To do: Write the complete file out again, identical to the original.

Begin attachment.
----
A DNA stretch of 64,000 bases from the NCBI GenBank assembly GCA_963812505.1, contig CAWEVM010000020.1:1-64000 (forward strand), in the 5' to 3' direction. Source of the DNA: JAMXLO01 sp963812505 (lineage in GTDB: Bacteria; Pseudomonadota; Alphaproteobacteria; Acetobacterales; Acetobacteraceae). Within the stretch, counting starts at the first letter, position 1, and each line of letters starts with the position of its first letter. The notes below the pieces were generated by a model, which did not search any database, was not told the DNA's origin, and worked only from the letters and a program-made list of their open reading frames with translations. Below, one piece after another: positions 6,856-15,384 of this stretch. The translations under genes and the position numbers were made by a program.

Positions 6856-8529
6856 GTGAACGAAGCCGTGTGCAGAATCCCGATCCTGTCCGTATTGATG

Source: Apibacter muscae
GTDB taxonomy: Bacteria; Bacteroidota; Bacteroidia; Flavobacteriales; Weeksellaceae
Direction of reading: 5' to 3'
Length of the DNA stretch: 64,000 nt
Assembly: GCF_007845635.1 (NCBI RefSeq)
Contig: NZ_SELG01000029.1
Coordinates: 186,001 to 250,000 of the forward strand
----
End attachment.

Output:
A DNA stretch of 64,000 bases from the NCBI GenBank assembly GCA_963812505.1, contig CAWEVM010000020.1:1-64000 (forward strand), in the 5' to 3' direction. Source of the DNA: JAMXLO01 sp963812505 (lineage in GTDB: Bacteria; Pseudomonadota; Alphaproteobacteria; Acetobacterales; Acetobacteraceae). Within the stretch, counting starts at the first letter, position 1, and each line of letters starts with the position of its first letter. The notes below the pieces were generated by a model, which did not search any database, was not told the DNA's origin, and worked only from the letters and a program-made list of their open reading frames with translations. Below, one piece after another: positions 6,856-15,384 of this stretch. The translations under genes and the position numbers were made by a program.

Positions 6856-8529
6856 GTGAACGAAGCCGTGTGCAGAATCCCGATCCTGTCCGTATTGATG

Source: Apibacter muscae
GTDB taxonomy: Bacteria; Bacteroidota; Bacteroidia; Flavobacteriales; Weeksellaceae
Direction of reading: 5' to 3'
Length of the DNA stretch: 64,000 nt
Assembly: GCF_007845635.1 (NCBI RefSeq)
Contig: NZ_SELG01000029.1
Coordinates: 186,001 to 250,000 of the forward strand